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Last Friday it took me an hour and a half to drive to work and it pretty much topped off an awful week of commuting where I must have spent at least twelve hours in the car. This week, I decided to do something about it and looked at alternative methods of getting to work. Cycling was out as I live nearly twenty miles away from work and I’m not that fit. There was an option of a car share, but we work different hours and I wasn’t too enthused with getting up any earlier than I already do. My other options were the train or the bus.

On paper, the train was cheaper, quicker, closer to home and required no changes with a better selection of journey times. Seemed like a no-brainer.

Monday morning rolled around and I walked to the train station to find that my new transportation choice was running late by ten minutes due to ‘slippery rails’ (wasn’t that a Bon Jovi album?). Annoyed but not surprised, I waited with everybody else for the delayed train. When the two carriages trundled in, we all scrambled aboard.

Due to the train being late, it meant that I had to stay an extra ten minutes at work to make up my time. Ten minutes may not sound a lot, but it was just long enough for me to miss my return train home by a minute, so I had to wait another half an hour for the next one.

“She looked quite comfortable in her seat; I wondered if she was a politician”

Not to be deterred by Monday’s performance, I opted for the train once more on Tuesday. Again it was late (two minutes this time) and the two carriages that did show up somehow had fewer seats than Monday’s train. As we clambered in, I soon realised that I would be standing for the entirety of my twenty-five-minute ride. That was OK for the first five minutes but when more people got on at the next stop, it became rammed and we were packed in like sardines. Great.

On Thursday the train was standing room only again. At the stop after mine people were trying to get on but it just wasn’t happening. One old bird feeling high and mighty piped up and told the crushed masses to move down the train to let more people on. She looked quite comfortable in her seat; I wondered if she was a politician, probably an advocate for communism.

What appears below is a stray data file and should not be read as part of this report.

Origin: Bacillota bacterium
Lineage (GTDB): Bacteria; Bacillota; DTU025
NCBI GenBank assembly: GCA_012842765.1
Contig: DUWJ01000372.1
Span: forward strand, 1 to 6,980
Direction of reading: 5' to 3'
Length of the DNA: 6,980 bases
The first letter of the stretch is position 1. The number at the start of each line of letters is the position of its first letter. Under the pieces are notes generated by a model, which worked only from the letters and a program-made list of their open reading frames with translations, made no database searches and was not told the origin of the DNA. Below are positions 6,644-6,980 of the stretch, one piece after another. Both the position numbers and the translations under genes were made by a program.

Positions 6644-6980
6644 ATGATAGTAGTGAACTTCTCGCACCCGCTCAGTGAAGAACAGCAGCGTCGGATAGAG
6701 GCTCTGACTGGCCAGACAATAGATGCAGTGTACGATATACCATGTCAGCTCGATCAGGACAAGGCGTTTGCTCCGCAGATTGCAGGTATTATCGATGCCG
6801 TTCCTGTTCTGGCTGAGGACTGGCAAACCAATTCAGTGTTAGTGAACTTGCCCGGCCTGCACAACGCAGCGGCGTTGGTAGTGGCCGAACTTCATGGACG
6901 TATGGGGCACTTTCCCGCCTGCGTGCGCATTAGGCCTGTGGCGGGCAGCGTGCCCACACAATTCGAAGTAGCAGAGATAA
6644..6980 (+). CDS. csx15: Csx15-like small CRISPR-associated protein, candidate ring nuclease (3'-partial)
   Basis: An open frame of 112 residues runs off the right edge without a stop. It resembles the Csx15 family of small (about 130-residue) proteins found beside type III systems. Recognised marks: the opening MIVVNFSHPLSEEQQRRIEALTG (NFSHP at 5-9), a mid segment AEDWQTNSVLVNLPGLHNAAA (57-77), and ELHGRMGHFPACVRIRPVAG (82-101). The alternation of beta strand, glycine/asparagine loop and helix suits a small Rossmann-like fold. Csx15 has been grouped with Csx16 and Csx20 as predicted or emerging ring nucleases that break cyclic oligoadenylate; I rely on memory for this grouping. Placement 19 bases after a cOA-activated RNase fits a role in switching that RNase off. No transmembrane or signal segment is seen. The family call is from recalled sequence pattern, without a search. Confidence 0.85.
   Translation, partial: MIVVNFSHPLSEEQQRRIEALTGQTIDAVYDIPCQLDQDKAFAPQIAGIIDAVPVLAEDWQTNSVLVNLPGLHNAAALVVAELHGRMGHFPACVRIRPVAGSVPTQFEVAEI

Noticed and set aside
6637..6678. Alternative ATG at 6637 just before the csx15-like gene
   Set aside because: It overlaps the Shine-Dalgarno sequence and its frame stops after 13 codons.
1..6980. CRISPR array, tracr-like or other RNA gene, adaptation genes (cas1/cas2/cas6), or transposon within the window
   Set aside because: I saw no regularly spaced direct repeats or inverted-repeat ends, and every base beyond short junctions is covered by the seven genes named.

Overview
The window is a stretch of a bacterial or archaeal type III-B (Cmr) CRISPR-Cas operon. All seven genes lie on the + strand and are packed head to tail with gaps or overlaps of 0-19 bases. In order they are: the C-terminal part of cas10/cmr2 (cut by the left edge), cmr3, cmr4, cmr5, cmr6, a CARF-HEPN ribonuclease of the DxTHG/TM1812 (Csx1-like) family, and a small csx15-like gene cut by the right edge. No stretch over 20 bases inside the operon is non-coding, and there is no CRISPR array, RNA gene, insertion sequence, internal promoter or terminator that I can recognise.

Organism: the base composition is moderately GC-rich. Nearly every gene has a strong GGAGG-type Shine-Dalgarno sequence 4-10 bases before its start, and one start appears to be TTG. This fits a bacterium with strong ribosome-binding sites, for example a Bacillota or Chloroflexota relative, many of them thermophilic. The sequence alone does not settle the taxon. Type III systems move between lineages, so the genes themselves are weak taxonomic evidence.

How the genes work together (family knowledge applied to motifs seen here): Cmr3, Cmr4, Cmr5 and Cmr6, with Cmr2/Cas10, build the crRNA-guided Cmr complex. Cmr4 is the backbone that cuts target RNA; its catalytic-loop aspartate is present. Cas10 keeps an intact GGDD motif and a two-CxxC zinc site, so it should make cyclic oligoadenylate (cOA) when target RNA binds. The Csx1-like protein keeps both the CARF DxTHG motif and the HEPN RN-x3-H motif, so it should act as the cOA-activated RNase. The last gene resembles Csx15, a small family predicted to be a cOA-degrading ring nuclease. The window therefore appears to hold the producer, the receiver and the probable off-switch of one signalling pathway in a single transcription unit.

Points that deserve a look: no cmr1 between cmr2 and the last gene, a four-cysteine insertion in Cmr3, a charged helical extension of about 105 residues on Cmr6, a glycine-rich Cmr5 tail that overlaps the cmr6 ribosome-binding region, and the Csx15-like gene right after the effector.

By the time Friday rolled around I’d had enough; it was raining and I was back in my car. Of all the trains I caught, none of them arrived when they should have done in the morning and they weren’t much better in the evening.

There were some benefits in taking the train as I managed to catch up with some of my friend’s blogs, Mixing up the Medicine and Just Needs Varnish.

Tyne Bridges
The view of the Tyne on my walk to work from the train station

Johnny writes Mixing up the Medicine and has a real passion for music and is a big fan of the small-venue up-and-coming band scene and it comes across in his writing. He can review music much better than I can because after saying ‘it’s good and I can bang my head to it’ I run out of things to say!

The other John writes Just Needs Varnish, a blog about his war-gaming projects. As a kid, I loved Warhammer but never had the time (or the patience) to ever finish painting anything. John seems to have a large back-catalogue of miniatures to paint and this is what he shares on his blog. His painting skills are brilliant (although he plays them down) and as well as photographing sets of figures from start to finish, he also demonstrates tips and advice on how to produce various painting techniques with a bit of military history thrown in for good measure.

As good as it was to get a bit of reading time, it wasn’t enough to persuade me to make the switch full-time. Although I may be prone to getting stuck in a traffic jam in the car every morning, at least I’d have a seat.

Would I take the train again though? Yes, yes I would; but only if my other alternative was the bus.

P.S. – go and check out Mixing up the Medicine and Just Needs Varnish, tell them Liam sent you!

Steve Hackett at the Sage in Gateshead

My wife and I (and the bump) went to see Steve Hackett at the Sage on Sunday. He was doing a load of early Genesis songs (as he was the guitarist for the band in the ‘70s) with an orchestra and it was brilliant – even the bump was bouncing around to it! The only thing I didn’t get was why the keyboard player was still using a load of synth sounds when he had a full orchestra behind him. Did he not get the memo?

The Sage
The Sage, Gateshead